The recommended bit rate control technique for VOD files produced for adaptive streaming is one of the most fundamental decisions encoding professionals make, but in my view also one of the most confusing. If you scan the white papers on the topic, most recommend using constant bit rate (CBR) encoding to simplify the stream selection process. On the other hand, if you survey the techniques actually used by streaming professionals, most seem to prefer constrained VBR.
Here’s what I wrote back in 2010 for an article entitled Adaptive Streaming in the Field for Streaming Media Magazine, which included input from MTV, Turner, NBC, Microsoft, Harvard, Indiana University, and other producers.
VBR or CBR?
My knee-jerk reaction here was to use constant bitrate encoding because the consistent stream should be easier to distribute, particularly in an adaptive setting where the viewer is often retrieving 2- or 3-second chunks of video at a time. This was certainly the view of Microsoft’s Zambelli (now with iStreamPlanet), who said, “The reason I prefer CBR for adaptive streaming is because it exhibits less oscillation in data rates, making fragment sizes more consistent and consequently making it easier for client heuristics to accurately estimate bandwidth. VBR could work, but one has to be careful with setting average/peak/buffer values in order not to cause issues on playback.”
In practice, all live Olympic streams were CBR with a 5-second VBV buffer, while on-demand streams were VBR constrained to 10% over the target bitrate. Sunday Night Football, which is all live, uses the same CBR configuration as the Olympics. Deutsche Welle is exclusively CBR, while Harvard is CBR except for the highest quality stream. Indiana University used constrained VBR, limiting the 1500Kbps stream to 2Mbps, the 750Kbps stream to 1Mbps, and the 250Kbps stream to 500Kbps (see Table 2).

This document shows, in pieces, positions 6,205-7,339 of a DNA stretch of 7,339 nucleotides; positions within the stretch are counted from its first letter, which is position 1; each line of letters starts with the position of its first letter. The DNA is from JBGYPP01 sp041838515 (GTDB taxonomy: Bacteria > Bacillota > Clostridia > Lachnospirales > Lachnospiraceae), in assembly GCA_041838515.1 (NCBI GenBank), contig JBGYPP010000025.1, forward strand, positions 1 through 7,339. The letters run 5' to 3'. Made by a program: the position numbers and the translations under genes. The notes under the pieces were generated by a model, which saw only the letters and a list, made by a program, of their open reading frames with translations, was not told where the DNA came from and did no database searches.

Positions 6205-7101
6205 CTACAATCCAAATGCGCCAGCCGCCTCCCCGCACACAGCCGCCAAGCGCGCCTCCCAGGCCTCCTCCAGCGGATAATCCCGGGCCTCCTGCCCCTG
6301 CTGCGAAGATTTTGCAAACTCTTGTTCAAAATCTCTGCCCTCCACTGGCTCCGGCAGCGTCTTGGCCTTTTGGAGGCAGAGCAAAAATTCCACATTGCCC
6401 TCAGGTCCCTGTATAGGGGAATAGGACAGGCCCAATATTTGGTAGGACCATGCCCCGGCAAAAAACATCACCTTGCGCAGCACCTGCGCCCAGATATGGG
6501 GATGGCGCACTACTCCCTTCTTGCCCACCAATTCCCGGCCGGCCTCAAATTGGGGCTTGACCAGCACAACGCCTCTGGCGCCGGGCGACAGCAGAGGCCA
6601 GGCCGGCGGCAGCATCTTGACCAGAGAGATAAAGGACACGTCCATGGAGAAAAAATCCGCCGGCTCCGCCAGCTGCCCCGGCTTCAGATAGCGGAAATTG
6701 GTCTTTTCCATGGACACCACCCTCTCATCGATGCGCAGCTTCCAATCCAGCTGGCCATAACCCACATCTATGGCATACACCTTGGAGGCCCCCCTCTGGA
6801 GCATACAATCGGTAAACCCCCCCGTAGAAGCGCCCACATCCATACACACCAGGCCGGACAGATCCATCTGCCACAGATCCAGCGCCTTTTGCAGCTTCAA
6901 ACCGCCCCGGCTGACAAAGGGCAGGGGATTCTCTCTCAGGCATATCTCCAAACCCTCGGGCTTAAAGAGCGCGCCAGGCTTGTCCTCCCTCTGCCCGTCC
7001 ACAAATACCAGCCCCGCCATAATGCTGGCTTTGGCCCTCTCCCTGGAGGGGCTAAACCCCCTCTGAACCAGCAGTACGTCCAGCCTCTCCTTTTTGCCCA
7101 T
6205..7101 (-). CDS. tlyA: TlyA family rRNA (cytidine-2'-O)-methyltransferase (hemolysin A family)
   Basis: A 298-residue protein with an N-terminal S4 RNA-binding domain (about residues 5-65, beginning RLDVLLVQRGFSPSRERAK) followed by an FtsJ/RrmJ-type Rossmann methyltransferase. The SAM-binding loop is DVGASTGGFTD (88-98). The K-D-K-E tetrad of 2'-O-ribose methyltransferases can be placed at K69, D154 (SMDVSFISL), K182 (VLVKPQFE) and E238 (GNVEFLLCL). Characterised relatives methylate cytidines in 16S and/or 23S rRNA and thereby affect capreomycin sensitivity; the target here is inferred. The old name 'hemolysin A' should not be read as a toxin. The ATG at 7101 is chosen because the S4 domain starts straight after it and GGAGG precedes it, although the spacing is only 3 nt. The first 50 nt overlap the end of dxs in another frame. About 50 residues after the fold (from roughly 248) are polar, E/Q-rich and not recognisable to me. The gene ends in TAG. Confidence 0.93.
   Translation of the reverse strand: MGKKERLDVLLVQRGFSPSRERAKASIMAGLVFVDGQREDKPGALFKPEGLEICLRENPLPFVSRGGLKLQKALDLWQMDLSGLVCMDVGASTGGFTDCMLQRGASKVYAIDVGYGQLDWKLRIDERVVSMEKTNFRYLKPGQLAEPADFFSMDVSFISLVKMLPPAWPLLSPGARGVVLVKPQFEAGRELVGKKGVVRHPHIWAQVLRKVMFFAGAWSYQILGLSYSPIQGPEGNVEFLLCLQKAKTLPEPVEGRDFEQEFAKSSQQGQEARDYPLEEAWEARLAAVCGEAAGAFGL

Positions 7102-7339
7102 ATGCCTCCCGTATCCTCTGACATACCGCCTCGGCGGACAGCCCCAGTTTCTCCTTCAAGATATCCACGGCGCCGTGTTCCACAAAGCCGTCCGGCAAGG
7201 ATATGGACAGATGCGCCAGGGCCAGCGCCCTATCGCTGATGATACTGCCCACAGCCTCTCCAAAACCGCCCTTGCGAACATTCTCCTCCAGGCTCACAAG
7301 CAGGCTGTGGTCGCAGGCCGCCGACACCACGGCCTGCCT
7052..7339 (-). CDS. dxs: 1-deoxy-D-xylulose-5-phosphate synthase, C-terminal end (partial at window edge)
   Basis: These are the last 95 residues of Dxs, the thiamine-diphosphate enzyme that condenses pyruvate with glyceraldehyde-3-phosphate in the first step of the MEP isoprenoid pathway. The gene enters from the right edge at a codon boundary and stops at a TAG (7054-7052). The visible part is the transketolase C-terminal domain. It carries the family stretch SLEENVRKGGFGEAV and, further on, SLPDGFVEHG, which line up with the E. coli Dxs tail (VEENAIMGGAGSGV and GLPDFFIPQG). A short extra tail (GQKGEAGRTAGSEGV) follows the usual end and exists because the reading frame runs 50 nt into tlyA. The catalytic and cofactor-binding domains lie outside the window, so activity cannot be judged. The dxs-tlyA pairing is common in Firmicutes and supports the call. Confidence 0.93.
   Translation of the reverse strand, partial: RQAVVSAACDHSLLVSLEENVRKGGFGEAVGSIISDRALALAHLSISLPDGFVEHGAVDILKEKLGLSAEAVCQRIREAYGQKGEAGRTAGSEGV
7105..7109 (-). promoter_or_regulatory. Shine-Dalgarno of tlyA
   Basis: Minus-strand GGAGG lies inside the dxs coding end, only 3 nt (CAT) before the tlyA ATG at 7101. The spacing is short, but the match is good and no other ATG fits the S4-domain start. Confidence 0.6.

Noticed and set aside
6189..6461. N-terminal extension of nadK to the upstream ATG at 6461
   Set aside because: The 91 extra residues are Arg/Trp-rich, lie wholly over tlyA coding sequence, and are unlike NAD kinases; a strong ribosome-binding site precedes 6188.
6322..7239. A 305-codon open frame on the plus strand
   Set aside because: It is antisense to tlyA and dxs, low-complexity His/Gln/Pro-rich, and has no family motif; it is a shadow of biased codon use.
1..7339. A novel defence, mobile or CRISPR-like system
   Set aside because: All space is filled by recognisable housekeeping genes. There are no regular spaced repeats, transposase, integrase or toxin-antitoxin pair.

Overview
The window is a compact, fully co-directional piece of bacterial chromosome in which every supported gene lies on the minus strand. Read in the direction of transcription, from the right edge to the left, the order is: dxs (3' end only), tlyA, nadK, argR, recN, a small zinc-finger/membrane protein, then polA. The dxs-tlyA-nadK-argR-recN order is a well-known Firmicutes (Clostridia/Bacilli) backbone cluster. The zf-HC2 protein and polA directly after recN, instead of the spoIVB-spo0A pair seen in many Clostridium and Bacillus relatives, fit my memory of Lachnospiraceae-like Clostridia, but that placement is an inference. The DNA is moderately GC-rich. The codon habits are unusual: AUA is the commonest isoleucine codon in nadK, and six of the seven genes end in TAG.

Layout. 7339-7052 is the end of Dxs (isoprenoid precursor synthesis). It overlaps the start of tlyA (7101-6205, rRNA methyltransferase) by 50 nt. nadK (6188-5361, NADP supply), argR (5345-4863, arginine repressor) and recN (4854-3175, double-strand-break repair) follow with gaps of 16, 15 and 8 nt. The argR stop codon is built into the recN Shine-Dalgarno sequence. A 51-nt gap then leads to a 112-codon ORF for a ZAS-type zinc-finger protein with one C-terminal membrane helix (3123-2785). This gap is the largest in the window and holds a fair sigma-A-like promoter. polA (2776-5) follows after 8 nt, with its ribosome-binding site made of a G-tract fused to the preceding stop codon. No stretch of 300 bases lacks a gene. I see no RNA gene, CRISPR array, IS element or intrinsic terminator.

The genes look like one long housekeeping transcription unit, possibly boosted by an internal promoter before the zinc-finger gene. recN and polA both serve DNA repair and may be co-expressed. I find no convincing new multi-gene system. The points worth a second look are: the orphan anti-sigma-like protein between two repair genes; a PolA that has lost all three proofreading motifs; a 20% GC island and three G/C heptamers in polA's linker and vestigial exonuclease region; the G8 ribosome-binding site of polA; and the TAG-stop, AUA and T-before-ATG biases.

MTV Networks constrains the peak data rate to be no more than two times the average and monitors the buffer in the player to make sure that it can tolerate a brief data spike. Though this obviously works well for MTV Networks, Harvard’s Bouthillier cautions that many of the encoding tools that he’s tested don’t honor VBR constraints, which is why he opts for CBR in all but the highest data rate connections.
To this discussion I would add Apple’s dictate from Apple Tech Note TN2224 that states, “Bit Rate Variability – Should not exceed 10% of target bit rate.”
My thoughts on the matter haven’t really evolved since 2010. I advise consulting clients that CBR is the more conservative approach, but that it seems to be infrequently used, probably because VBR produces better quality and avoids transient quality issues that appear in CBR encoded files. I’m also intrigued by techniques like Constant Rate Factor (CRF) or capped CRF, and want to learn if anyone is using them in the field.
To advance our collective knowledge on the topic, I created a six question survey to determine the bitrate control technique used by actual producers. Six questions sounds like a lot, but I promise, it should take less than 60 seconds.
I will share the results in a webinar entitled, Content-Aware Encoding-Applying Lessons Learned from Netflix’s Per-Title Optimization Blog Post, scheduled for January 26th at 2:00 PM EST. If you complete the survey, I will send you a coupon code worth a $10 reduction in the cost of the webinar (from $29 to $19). For those who don’t plan to attend the webinar, I’ll publish the results on this website as well.